Review: Love and Destiny questions the trope of reincarnated love

If the same soul grows up with different experiences and memories, are they still the same person?

Fated romances are one of the most common tropes in Chinese drama, so much so that many series take for granted that one will always love the same person in every lifetime. Xianxia drama Love and Destiny 宸汐缘 is a rare rejection of the assumption, instead questioning the ideas that the soul is the sole entity of human identity and that one’s life is necessarily bound to that of one’s past lives. In one of the most morally ambiguous battles in a recent drama, a chapter climax of the series has the male leads fighting for different reincarnations of the female lead. One male lead is determined that the human reincarnation of the female lead dies on time so her soul will return to heaven; another wants to try and save her current mortal self. The former believes that it’s important to save her soul so that she lives on, but the later believe that each life is a new person and they can’t sacrifice one of her lifetimes for that of another.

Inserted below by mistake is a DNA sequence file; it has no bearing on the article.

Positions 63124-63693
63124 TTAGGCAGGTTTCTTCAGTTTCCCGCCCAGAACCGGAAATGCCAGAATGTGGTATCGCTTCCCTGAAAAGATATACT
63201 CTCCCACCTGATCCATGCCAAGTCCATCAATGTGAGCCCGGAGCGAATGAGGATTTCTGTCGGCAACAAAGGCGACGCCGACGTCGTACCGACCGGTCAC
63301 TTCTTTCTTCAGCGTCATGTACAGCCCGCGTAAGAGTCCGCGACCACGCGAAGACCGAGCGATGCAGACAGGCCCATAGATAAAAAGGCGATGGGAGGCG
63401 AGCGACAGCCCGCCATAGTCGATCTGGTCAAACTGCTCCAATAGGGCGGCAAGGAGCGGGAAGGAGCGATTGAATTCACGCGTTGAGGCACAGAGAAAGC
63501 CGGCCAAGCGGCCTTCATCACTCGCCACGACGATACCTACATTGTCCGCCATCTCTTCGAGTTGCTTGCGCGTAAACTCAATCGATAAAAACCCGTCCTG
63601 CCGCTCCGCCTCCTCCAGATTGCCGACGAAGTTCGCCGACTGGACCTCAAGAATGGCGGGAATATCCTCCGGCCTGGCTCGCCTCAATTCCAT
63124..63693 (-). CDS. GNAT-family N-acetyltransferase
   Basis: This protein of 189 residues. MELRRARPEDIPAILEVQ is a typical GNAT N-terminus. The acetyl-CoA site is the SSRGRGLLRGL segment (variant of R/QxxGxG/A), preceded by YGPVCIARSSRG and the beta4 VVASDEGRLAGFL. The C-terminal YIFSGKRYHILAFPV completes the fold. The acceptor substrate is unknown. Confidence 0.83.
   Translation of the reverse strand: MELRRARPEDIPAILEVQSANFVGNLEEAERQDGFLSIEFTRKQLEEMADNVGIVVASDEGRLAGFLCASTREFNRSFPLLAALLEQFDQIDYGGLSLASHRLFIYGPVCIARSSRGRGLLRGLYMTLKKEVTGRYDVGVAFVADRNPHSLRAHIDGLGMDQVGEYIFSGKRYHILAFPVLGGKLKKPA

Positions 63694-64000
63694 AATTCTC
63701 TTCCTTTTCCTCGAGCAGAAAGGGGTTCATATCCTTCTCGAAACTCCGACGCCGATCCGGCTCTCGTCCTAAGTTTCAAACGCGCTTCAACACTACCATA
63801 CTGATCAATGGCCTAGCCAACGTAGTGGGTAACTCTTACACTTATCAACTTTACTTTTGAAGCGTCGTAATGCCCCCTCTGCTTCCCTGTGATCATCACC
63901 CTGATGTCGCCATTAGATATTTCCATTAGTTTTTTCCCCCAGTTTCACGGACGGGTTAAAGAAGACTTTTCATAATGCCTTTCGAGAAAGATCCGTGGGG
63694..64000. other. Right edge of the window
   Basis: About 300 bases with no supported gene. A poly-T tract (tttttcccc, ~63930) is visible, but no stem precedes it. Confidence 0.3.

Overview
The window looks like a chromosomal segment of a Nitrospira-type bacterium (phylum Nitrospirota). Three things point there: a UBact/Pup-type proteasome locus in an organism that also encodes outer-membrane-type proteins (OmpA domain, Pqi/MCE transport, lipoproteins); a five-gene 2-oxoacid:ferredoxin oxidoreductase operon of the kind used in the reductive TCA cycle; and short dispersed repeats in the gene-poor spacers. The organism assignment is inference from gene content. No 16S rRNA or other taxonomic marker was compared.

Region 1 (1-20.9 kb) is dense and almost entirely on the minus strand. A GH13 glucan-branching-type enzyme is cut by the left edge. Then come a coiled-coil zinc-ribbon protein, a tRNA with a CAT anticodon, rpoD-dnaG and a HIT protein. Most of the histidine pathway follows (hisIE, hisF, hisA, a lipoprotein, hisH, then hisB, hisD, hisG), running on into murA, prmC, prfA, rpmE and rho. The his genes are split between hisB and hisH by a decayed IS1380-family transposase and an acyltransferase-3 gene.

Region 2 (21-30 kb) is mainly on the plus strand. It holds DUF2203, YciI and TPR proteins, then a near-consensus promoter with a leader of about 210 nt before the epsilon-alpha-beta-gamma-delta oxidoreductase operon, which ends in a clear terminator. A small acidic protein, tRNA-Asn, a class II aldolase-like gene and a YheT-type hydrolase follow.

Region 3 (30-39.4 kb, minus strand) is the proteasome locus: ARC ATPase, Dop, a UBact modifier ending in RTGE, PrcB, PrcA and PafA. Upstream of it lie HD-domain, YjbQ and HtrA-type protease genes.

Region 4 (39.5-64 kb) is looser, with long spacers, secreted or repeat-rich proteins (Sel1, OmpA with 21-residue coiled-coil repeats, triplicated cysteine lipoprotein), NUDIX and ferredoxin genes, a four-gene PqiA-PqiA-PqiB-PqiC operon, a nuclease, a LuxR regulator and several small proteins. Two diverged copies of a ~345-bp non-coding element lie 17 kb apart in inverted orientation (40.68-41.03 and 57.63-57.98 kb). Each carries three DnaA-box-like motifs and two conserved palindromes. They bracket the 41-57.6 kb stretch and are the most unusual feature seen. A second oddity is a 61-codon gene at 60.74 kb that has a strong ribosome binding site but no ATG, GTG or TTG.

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Ju Xiaowen by Chen Man

Chen Man may have become too streamlined in many of her recent photoshoots, but she proves that she is still China’s top fashion photographer in what is easily one of Vogue China’s best covers in the past decade. Featuring model Ju Xiaowen, the photoshoot flawlessly combines modernity and traditional Chinese elements, with a hint of tribute to the old illustrated fashion magazines of the last century.

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